It's exciting, this; until we discover that Monsieur Sailland was, to say the least, a little lax when it came to offering recipe instructions and cooking times. Or it could be that he was writing at a time when we were all more knowledgeable about food basics and that, in today's spoon-fed, plugged-in world, we have lost the know-how that enables us to make sense of an instruction such as "faire un ragoût d'oie bien tomate" (make a tomato-based goose ragoût). Or perhaps he was just French.
Luckily Cathie has another cookbook that has a cassoulet recipe,
Marie-Claude Bisson's Bien Cuisiner: Du Marché à Votre
Table, and we refer to it when the Cur (as he was known) is
being overly esoteric and unforthcoming.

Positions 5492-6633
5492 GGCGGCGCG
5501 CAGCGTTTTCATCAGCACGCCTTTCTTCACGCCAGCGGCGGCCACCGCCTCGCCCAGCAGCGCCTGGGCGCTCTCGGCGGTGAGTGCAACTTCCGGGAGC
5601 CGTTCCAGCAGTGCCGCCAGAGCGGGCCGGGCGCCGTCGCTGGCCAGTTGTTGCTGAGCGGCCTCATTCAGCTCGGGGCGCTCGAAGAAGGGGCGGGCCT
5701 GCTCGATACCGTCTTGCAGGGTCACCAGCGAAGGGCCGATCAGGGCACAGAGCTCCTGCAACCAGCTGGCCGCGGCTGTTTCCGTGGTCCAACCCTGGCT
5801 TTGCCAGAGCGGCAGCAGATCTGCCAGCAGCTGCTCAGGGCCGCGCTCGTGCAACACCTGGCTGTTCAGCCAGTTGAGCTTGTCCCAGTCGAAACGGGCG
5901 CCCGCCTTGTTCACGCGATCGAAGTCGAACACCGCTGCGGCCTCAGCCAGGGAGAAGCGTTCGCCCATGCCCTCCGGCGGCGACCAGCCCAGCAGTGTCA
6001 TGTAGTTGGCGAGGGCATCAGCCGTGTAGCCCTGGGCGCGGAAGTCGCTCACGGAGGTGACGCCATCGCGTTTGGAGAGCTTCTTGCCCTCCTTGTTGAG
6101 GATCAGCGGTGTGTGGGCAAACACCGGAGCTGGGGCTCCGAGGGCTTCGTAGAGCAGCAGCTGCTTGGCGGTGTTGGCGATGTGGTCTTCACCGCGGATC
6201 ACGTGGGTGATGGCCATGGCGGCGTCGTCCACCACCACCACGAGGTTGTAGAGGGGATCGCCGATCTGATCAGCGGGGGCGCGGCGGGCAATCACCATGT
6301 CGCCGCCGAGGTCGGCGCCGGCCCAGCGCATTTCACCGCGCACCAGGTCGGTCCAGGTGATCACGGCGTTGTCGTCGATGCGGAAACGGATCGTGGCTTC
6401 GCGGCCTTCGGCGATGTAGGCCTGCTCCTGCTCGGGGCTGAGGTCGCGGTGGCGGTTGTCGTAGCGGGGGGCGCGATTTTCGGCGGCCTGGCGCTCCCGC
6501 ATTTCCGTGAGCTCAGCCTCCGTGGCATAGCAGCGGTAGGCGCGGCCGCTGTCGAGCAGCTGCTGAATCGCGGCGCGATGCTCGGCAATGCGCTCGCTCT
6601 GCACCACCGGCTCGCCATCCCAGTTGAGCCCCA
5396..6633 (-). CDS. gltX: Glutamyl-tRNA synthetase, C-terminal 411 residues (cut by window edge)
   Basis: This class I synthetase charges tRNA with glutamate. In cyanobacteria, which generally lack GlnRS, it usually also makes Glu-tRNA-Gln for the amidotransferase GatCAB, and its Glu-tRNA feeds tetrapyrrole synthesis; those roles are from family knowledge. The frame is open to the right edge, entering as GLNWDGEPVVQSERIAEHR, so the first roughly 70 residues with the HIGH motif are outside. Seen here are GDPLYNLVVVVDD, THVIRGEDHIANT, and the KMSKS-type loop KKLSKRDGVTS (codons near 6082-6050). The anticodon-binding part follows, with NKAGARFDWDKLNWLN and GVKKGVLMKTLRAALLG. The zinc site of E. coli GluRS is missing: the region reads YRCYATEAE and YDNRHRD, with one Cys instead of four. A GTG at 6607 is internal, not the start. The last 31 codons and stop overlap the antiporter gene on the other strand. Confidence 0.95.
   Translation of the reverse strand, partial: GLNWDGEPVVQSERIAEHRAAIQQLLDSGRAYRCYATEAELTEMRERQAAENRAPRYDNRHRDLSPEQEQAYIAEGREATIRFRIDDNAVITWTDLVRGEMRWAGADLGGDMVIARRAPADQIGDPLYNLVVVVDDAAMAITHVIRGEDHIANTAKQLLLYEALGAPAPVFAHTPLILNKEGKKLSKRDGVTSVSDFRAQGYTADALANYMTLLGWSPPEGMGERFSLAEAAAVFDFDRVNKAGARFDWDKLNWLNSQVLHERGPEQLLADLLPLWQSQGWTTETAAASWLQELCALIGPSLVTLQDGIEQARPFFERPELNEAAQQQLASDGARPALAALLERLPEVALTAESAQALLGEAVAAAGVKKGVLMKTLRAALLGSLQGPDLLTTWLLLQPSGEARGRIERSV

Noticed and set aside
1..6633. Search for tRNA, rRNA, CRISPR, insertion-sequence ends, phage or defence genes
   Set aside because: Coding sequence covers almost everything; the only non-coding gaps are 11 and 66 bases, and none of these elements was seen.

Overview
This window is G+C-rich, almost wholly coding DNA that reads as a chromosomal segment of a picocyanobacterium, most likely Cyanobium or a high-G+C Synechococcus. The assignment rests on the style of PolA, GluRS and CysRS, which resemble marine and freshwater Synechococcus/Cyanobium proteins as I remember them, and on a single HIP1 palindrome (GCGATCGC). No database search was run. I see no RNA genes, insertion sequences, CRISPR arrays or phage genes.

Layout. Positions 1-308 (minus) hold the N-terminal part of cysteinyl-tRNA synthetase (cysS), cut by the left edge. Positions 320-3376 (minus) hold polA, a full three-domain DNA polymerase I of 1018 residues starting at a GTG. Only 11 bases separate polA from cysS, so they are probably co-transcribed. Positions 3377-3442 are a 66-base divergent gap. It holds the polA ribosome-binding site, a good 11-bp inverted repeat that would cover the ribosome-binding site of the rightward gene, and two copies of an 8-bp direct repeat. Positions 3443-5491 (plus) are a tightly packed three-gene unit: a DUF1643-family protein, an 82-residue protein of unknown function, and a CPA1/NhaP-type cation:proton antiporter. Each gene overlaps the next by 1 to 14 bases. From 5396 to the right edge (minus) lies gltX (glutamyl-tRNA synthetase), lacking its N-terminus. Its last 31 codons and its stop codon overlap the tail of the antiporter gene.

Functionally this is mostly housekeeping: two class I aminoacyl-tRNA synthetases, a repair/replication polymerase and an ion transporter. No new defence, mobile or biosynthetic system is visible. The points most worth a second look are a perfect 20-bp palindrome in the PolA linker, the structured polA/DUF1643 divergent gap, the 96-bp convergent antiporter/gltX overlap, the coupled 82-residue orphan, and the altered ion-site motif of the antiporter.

In Ispagnac's tiny square, with its lovely 12th-century Romanesque church, we gather with the locals under the shady plane trees to buy our ingredients from the local market. The square bustles with dozens of stalls selling locally grown produce and products such as goat's cheese, honey, fruit, jams, pâté, saucissons and cuts of meat of all sizes and descriptions. We buy a carrot, garlic, five onions (one of which becomes clove-studded), and the herbs required to make a large bouquet garni. The meat - which includes pork belly, pork shoulder, various saucisse, some pig skin and a pork knuckle - is bought from the local Ispagnac butcher, who is fascinated and amused to discover that an Australian is going to attempt a traditional cassoulet.
The only things we don't source locally are the tins of duck confit, which I had earlier found in Paris in a fantastic butcher located just around the corner from the Place de la République.